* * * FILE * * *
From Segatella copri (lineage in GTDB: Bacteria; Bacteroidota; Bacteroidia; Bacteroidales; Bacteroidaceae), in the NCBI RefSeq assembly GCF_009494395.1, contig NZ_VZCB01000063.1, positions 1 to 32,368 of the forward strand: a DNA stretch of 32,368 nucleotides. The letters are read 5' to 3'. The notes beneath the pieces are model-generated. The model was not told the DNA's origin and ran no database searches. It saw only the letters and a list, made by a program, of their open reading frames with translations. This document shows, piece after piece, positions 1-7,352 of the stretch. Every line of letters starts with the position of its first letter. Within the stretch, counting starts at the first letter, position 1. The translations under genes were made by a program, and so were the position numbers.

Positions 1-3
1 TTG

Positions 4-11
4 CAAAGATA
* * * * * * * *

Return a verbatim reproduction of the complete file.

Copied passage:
From Segatella copri (lineage in GTDB: Bacteria; Bacteroidota; Bacteroidia; Bacteroidales; Bacteroidaceae), in the NCBI RefSeq assembly GCF_009494395.1, contig NZ_VZCB01000063.1, positions 1 to 32,368 of the forward strand: a DNA stretch of 32,368 nucleotides. The letters are read 5' to 3'. The notes beneath the pieces are model-generated. The model was not told the DNA's origin and ran no database searches. It saw only the letters and a list, made by a program, of their open reading frames with translations. This document shows, piece after piece, positions 1-7,352 of the stretch. Every line of letters starts with the position of its first letter. Within the stretch, counting starts at the first letter, position 1. The translations under genes were made by a program, and so were the position numbers.

Positions 1-3
1 TTG

Positions 4-11
4 CAAAGATA